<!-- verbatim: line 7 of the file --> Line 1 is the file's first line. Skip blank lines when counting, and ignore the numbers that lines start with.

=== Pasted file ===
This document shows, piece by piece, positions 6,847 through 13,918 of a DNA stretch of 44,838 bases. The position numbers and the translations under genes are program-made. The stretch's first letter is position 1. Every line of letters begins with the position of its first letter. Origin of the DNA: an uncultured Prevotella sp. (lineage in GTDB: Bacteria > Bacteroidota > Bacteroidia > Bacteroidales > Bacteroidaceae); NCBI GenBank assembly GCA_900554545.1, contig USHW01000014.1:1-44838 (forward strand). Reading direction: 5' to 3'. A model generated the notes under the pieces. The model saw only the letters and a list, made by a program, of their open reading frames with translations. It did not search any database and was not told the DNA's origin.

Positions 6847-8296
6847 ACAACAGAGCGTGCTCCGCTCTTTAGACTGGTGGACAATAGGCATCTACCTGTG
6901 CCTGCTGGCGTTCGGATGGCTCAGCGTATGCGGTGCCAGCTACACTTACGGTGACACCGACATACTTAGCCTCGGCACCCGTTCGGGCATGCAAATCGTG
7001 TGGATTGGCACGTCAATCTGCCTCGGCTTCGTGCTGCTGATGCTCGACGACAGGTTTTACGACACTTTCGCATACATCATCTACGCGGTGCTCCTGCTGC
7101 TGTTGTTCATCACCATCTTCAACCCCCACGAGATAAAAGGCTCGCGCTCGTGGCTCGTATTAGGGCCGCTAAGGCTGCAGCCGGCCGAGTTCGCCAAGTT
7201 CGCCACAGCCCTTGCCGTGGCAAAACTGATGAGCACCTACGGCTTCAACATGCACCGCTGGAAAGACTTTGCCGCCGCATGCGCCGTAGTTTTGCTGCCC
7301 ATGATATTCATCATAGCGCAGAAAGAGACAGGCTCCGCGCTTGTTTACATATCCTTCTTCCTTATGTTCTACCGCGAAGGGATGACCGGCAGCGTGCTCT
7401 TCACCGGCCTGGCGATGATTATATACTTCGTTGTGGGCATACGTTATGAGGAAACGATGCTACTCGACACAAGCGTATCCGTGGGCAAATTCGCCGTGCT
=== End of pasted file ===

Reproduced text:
7201 CGCCACAGCCCTTGCCGTGGCAAAACTGATGAGCACCTACGGCTTCAACATGCACCGCTGGAAAGACTTTGCCGCCGCATGCGCCGTAGTTTTGCTGCCC